Remember how impactful that was when Francesca Hogi got voted out first on the Redemption Island season, came back for Caramoan, and then got voted out first again?! It would have been even more impactful had viewers known that Andrea Boehlke (who helped vote her out in both of those seasons) and Francesca had actually become friendly back in New York City before season 26, making that second first vote-off that much more brutal. But that was back when any talk about life between contestants outside the game was still a no-go.

Not anymore, and this deliciously tense social situation between Michele and Wendell was the latest example of a program that has freed itself to show new dynamics that have always been there, if never quite explained.

And now let’s explain some other things that went down in week 5 of Survivor: Winners at War, including the ousting of a legend. Once again, I am writing this from a hospital room as I take care of a loved one who does not happen to be Jonny Fairplay’s grandmother. Seeing as how a hospital full of every germ imaginable is clearly the one place everybody wants to be to avoid catching coronavirus, if I don’t make it to week 6, it’s been a pleasure serving you. (By the way, I broke a bit of news today about Survivor postponing filming on seasons 41 and 42 due to COVID-19. You can get all that intel and read the letter Jeff Probst sent to the crew about the delay.)

Robert Voets/CBS

Bigger Than the Game

Yul Kwon is the man. I’ve talked about meeting him in the Cook Islands and our interview before that season began and how impressed I was by him. (He and I were the only members of the cast and press that figured out the twist that the tribes would be divided by ethnicity.) I was super excited he was finally back to play again, and even more excited when he told me how he was there to help raise awareness of ALS and pay tribute to the wife of the man he flipped with an immunity idol in the Cooks.

Yul and Jonathan Penner actually became good friends after that, and Yul has watched Penner’s wife Stacy Title (a former Survivor Loved One visitor!) cope with her ALS diagnosis; she had lost almost all motor function by the time season 40 started. Yul told me that if he won, he was considering donating his entire prize money to ALS research and was going to ask Jeff Probst to do a dollar-for-dollar match.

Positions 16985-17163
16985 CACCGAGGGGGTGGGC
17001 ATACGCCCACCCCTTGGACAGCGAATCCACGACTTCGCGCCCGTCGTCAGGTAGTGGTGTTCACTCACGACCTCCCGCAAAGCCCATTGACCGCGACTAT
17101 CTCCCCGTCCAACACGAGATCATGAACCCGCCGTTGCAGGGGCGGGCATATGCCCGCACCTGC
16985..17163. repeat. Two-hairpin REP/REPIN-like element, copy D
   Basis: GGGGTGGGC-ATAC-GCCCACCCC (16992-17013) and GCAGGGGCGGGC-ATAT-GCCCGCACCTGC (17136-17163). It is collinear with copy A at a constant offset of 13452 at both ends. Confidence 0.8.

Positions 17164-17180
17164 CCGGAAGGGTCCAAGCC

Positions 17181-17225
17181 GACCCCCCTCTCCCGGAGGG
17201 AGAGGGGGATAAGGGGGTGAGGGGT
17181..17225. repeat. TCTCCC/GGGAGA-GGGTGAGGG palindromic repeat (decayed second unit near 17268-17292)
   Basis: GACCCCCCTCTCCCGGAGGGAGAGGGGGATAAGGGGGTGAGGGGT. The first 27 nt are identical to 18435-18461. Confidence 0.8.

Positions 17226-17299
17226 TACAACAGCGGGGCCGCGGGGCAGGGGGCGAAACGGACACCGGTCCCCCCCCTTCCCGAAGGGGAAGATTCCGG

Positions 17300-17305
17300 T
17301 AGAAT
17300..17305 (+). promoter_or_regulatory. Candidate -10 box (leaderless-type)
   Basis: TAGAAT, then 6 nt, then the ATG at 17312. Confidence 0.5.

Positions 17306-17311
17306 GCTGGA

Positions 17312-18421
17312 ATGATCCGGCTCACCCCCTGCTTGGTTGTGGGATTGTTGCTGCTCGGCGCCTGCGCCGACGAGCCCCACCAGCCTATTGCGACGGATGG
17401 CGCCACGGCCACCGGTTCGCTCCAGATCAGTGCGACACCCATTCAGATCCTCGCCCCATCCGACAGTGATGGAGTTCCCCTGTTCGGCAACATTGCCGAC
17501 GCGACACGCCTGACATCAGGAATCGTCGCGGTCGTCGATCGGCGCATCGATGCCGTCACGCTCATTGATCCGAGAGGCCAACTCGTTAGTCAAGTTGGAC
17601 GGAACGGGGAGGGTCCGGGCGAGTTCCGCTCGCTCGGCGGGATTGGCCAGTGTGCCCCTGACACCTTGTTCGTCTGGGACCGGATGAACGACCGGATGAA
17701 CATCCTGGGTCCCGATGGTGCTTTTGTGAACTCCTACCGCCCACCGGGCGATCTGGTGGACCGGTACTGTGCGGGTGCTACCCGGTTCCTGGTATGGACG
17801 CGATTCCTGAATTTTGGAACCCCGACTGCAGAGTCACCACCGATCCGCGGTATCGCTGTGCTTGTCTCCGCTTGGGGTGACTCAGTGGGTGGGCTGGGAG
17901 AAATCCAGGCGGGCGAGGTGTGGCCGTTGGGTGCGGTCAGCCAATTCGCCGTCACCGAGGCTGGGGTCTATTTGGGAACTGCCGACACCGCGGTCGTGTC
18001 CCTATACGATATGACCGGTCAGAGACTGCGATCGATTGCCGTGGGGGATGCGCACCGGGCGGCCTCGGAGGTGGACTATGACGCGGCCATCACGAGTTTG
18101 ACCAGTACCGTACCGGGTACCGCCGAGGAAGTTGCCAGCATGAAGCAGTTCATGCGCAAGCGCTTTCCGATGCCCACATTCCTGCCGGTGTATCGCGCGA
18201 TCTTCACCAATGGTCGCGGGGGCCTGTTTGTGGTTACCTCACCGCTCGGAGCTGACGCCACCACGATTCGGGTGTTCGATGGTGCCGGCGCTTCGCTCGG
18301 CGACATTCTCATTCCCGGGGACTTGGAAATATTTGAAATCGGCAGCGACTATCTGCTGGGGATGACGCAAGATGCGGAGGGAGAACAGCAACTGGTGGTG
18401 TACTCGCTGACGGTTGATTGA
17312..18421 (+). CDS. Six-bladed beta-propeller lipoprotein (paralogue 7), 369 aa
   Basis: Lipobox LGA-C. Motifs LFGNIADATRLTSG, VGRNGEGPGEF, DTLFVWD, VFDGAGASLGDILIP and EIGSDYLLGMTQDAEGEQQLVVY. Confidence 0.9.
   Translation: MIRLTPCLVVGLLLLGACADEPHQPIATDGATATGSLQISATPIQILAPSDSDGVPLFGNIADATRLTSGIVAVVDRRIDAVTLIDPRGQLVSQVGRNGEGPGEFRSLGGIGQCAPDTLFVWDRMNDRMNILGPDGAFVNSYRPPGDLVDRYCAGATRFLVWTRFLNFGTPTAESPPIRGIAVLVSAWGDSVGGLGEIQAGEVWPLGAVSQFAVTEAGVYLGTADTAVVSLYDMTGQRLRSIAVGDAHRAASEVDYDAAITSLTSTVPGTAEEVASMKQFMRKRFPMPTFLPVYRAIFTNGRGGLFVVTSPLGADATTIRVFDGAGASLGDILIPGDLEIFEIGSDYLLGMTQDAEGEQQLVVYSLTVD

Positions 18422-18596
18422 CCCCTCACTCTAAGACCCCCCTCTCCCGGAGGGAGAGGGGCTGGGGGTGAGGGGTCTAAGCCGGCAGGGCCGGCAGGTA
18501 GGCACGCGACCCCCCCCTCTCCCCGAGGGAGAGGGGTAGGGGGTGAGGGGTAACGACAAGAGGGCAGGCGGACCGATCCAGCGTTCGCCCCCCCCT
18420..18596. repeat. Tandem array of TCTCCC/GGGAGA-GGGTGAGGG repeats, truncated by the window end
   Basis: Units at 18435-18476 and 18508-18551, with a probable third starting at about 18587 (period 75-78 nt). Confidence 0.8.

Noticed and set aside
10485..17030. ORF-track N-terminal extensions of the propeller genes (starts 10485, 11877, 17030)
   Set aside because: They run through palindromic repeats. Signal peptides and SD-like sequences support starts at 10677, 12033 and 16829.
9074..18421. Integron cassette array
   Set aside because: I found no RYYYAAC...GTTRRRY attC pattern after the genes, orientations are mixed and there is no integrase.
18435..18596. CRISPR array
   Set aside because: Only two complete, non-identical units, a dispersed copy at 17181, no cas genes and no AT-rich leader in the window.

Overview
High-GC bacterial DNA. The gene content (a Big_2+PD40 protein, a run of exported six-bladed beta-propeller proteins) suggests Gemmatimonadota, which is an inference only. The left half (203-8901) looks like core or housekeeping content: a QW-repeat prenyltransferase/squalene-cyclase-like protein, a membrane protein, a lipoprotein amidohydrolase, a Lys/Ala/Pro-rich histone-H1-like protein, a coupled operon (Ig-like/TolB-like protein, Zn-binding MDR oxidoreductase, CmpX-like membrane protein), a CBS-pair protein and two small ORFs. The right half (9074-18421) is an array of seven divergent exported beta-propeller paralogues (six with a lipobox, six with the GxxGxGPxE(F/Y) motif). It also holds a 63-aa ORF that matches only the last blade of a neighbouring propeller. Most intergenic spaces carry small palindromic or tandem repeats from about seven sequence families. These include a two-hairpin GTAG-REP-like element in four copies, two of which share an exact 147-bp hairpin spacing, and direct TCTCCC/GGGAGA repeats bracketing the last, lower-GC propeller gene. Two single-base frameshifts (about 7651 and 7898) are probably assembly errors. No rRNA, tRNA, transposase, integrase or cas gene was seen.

Yul has a reputation for being an analytical gamebot. Maybe that’s why I like him so much. But that’s why it was so striking to watch Mr. Facts and Figures get so emotional as he told Sarah and Wendell (and us) about how Stacy can’t even swallow and has 24-hour-care. Yul started crying to the camera while relaying that story to us, and then started crying in front of his competitors. Yul crying in front of other players? That’s something I never thought I would see… unless he was lamenting these simpletons for their complete and utter lack of comprehension when it comes to the Law of Quadratic Reciprocity. Yul said he was playing for something bigger than himself, and if enough people go right now to donate to help fund ALS research, then that mission will indeed come to fruition.

I also connected with Yul this week to talk more about him, Penner, Stacy, and his inspiration for coming back. Good stuff. Give it a read! And if you want to be part of Yul’s mission, you can donate at www.cbs.com/SurvivorALSInfo. Yul is matching dollar-for-dollar the first $50,000 in donations, so let’s force him to open that checkbook!

Three Is the Magic Number

As someone that cried bloody murder at the top of his lungs when the show did its first-ever tribe swap back in Survivor: Africa, I do get why producers like to mix things up and expand from two to three tribes. Tribe alliances can become a bit static, leaving players and viewers to go through the motions of obvious vote-offs. (Then again, with all the idols and advantages at play these days, is anything ever static?) In any event, I’m glad the show did not expand to three tribes at 18, waiting until 15 for the shake-up, and once the shake-up was done, here’s what we were left with:

SELE

Parvati

Michele

Nick

Yul

Wendell

DAKAL

Sandra

Kim

Denise

Tony

Jeremy

YARA

Sarah

Sophie

Rob

Ben

Adam